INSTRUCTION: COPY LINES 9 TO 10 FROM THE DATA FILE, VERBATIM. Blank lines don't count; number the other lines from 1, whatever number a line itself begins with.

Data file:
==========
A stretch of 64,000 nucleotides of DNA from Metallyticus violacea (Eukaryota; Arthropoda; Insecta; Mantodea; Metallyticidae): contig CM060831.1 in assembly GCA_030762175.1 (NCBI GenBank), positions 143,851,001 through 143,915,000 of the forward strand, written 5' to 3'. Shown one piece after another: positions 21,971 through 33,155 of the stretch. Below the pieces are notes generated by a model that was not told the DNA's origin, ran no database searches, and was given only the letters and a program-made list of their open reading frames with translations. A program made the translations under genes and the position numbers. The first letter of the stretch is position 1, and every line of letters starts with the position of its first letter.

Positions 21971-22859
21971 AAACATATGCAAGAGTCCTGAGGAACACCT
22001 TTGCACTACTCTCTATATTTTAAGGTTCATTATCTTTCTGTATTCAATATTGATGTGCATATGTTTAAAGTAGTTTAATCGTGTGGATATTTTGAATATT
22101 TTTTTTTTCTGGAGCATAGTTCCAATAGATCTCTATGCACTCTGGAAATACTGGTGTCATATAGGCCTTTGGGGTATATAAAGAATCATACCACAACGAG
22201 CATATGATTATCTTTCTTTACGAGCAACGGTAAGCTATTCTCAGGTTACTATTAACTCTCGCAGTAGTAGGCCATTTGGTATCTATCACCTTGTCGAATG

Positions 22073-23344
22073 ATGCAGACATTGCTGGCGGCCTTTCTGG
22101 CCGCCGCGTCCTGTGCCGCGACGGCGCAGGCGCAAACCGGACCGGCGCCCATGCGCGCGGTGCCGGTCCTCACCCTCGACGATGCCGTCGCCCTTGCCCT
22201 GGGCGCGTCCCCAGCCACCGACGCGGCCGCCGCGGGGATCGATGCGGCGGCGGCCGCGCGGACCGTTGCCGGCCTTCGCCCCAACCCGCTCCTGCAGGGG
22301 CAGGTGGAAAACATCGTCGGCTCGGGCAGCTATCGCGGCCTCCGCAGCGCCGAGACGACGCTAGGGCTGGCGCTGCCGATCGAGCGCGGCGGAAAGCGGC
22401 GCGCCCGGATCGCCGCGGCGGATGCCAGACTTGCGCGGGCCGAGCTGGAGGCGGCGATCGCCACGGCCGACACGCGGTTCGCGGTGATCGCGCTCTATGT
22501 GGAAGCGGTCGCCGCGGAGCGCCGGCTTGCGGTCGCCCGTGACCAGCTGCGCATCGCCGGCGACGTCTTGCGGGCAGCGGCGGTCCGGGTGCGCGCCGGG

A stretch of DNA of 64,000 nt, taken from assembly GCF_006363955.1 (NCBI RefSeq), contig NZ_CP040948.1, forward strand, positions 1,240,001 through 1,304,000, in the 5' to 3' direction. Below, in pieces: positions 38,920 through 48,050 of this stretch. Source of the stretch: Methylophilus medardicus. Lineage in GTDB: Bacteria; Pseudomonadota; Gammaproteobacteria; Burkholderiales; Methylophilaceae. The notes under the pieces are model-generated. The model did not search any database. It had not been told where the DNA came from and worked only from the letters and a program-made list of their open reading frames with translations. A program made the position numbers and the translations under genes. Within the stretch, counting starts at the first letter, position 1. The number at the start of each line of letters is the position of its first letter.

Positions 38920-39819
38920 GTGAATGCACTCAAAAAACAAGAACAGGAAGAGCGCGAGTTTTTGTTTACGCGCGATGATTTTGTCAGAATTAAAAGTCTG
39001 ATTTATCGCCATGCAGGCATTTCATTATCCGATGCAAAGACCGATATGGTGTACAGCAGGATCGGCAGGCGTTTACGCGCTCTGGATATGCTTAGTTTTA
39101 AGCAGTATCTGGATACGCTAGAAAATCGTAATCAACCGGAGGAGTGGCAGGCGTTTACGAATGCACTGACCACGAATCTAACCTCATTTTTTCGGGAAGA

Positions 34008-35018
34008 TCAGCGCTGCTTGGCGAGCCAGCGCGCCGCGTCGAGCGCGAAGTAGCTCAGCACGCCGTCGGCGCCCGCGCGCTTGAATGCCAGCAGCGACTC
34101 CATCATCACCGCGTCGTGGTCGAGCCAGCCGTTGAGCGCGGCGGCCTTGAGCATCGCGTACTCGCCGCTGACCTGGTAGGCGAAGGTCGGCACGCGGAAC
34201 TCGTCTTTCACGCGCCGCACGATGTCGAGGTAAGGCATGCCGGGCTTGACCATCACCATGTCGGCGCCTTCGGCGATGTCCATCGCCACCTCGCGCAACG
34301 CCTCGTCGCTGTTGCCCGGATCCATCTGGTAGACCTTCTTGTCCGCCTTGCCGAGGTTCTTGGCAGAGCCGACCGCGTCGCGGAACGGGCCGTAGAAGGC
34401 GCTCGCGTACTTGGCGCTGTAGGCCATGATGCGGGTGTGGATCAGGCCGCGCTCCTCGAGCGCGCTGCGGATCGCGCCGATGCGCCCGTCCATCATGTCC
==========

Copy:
22101 CCGCCGCGTCCTGTGCCGCGACGGCGCAGGCGCAAACCGGACCGGCGCCCATGCGCGCGGTGCCGGTCCTCACCCTCGACGATGCCGTCGCCCTTGCCCT
22201 GGGCGCGTCCCCAGCCACCGACGCGGCCGCCGCGGGGATCGATGCGGCGGCGGCCGCGCGGACCGTTGCCGGCCTTCGCCCCAACCCGCTCCTGCAGGGG